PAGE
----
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"Whip" is tentatively an acronym for Wiki Hosted In POE.
It's not hosted in POE yet. I kind of need it right away for POE's
web site, so I'm cutting corners.
Whip is copyright 2002 by Rocco Caputo. All rights are reserved.
Whip is free software. You may redistribute it and/or modify it under
the same terms as Perl itself.
Whip's author may be contacted at <> until other
support channels are activated.
Whip itself itself is very small. It provides just enough features to
load pages and either execute them as code or parse them as XML-like
Whip knows three kinds of files, which are determined by their
extensions. Two are code, and the third is renderable data.
The code files end in .do and .tag.
The .do files are directly invokable actions. They are most often
used as form handlers and dynamic content generators.
The .tag files are designed to parse and render XML-like descriptions
into the final markup for a client or user-agent. While the current
state of the project focuses on HTML, it is trivial to generate other
types of markup.
Data files end in .page, and they describe renderable pages made up of
tags. Many of the tags in a .page file may invoke code from .tag
=head1 STATE
The contents of a tag at any given time is called its state.
=head1 TAG TYPES
There are two kinds of tags: Whip tags and parameter tags.
Whip tags are in the form <whip.something></whip.something>. They
describe a high-level piece of content, such as those faux windows
that are in vogue or a tabloid layout.
Parameter tags look like <something></something> and describe aspects
of whatever whip tag they occur in. The text that occurs between a
parameter's opening and closing tag goes into the tag's states' _value
Each whip tag invokes a corresponding .tag file to process it. The
.tag file calls render_thing() to parse the tag's description and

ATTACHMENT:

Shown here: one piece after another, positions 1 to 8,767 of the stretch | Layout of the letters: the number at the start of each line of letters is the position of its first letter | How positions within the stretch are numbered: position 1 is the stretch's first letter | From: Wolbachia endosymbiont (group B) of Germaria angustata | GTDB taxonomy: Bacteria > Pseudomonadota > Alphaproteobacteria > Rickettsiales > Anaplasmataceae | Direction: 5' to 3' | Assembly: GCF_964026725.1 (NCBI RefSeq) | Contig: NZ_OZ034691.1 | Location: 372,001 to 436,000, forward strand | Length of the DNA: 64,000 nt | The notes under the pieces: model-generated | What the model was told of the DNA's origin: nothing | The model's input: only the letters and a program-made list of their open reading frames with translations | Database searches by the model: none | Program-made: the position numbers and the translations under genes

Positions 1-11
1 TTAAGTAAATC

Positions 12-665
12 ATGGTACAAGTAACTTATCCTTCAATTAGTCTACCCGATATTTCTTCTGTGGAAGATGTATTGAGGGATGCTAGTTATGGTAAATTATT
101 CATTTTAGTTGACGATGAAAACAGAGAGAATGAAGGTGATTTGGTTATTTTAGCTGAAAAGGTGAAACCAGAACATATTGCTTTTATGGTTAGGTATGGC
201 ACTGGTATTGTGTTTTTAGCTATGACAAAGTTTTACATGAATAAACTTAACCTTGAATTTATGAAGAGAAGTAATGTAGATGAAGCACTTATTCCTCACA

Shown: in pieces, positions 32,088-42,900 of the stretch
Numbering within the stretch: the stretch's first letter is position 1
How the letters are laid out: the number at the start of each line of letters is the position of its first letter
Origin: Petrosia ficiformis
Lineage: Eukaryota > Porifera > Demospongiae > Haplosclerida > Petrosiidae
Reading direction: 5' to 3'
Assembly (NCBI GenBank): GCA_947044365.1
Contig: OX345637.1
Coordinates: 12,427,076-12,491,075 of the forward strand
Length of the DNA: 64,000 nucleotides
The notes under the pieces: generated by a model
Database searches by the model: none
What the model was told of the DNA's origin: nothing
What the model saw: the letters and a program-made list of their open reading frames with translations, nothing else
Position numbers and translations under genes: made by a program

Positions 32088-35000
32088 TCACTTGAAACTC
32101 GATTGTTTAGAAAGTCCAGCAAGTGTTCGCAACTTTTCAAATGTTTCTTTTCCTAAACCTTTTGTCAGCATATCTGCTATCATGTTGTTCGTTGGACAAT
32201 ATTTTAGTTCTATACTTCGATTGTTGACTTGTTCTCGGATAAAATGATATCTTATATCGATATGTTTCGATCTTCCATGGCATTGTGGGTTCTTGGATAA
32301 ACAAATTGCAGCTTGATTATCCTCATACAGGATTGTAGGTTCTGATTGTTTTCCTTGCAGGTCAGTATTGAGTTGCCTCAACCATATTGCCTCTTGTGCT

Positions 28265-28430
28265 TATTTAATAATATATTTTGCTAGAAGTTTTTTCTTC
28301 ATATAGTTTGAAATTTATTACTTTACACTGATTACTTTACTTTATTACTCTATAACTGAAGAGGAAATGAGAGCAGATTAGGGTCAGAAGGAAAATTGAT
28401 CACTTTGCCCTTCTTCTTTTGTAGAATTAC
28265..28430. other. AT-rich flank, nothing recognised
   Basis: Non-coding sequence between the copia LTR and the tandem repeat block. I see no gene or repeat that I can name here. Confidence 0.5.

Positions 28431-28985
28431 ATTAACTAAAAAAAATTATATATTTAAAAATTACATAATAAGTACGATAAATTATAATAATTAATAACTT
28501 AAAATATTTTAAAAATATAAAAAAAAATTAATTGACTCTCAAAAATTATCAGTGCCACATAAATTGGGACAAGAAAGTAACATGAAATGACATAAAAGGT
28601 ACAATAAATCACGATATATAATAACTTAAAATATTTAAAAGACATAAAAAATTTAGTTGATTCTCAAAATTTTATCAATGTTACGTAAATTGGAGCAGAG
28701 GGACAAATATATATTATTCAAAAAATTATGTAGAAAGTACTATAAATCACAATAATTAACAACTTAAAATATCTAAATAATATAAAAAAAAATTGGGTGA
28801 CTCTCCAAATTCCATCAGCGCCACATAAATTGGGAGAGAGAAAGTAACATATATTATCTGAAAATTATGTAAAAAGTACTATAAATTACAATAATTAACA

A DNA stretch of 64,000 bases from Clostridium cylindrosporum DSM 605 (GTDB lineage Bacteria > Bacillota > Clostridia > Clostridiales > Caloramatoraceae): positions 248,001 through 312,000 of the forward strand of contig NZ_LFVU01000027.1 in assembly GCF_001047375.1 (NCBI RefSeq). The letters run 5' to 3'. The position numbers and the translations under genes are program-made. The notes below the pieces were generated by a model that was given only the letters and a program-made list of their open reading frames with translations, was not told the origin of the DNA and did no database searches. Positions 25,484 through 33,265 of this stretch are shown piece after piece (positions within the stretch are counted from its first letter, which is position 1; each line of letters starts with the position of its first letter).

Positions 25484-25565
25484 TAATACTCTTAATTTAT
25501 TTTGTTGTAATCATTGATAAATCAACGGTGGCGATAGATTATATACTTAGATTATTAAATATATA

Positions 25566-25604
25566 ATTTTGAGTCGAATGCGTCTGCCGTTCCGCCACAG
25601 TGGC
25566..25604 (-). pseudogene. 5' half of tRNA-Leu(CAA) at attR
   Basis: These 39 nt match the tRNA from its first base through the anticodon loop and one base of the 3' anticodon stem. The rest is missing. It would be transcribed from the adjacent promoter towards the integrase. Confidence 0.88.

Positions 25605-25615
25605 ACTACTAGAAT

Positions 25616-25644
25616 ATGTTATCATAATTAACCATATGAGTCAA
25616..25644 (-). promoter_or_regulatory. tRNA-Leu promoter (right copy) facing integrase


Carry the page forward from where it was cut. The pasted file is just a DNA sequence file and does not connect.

render it into a new state. The new state may contain data, rendered
markup, or both.
render_thing() returns the new state to its caller, which in turn
assimilates the information it needs and possibly returns yet another
state to its caller. This may recurse several levels deep depending
on the nature of the page.
We'll look at pane.tag as it currently stands.
The pane.tag file defines how the whip markup between <whip.pane> and
</whip.pane> will be parsed and rendered. Whip generates the package
name for a .tag file by replacing the leading "whip." part with
The first section satisfies a few different programs. Tell emacs that
this is a perl file. Tell CVS to include information about the file.
Declare the package, and set the B&D options.
# -*- perl -*-
# $Id$
package Whip::Tag::pane;
use warnings;
use strict;
Next we define the parameters that this whip tag will understand. As
we covered in L<TAG TYPES>, each parameter tag's value is stored in a
_value attribute of the tag's state. The Whip::Tag::as_value()
function moves the value of _value to a new attribute named after the
tag being processed.
In this example, when <title></title> is finished, the contents of
_value are moved to the "title" attribute.
my %tags =
( title => \&Whip::Tag::as_value,
color => \&Whip::Tag::as_value,
item => \&Whip::Tag::as_value,
Finally we define the function that is run to deal with the tag. This
function does some preliminary setup, then calls render_thing() with
the current tag's $state, the name of the tag being rendered, and the
parameter tags to recognize.
Internally, render_tag() will create new states for each tag it
encounters. Those states will inherit $state, which ultimately
inherits from the parser's own state.
render_tag() uses the tag name to search for an appropriate closing
tag. That's how it knows when to return.
render_tag() returns the parsed tag's state, so that run() can extract
values from it and format them. Here run() fetches two scalars and a
list: color, title, and item respectively.
run() then renders the parsed tag's values into the output markup
(HTML in this case) and stores it in the current state's _thing
attribute. This lets run() build a "thing" which may in turn be used
as an element in some larger thing.
The $state also contains an _output attribute. Storing the rendered
markup to _output would append it to the page's output rather than
allow it to be nested inside something else.
Then we return the augmented state for some other thing to process.
sub run {
my ($pkg, $state) = @_;
my $new_state = main::render_thing($state, "whip.pane", \%tags);
my $color = $new_state->fetch("color", "#666666");
my $title = $new_state->fetch("title", "Untitled");
my @items = $new_state->fetch("item");
( _thing =>
( "<table cellpadding='2' cellspacing='3' border='0' width='100%' " .
"bgcolor='$color'>" .
"<tbody>" .
"<tr>" .
"<td valign='top'><font color='#ffffff'>$title</font><br> " .
"</td>" .
"</tr>" .
"<tr>" .
"<td valign='top' bgcolor='#ffffff'>" .
join("<br>", @items) .
"</td>" .
"</tr>" .
"</tbody>" .
return $state;
# Satisfy C<require>.
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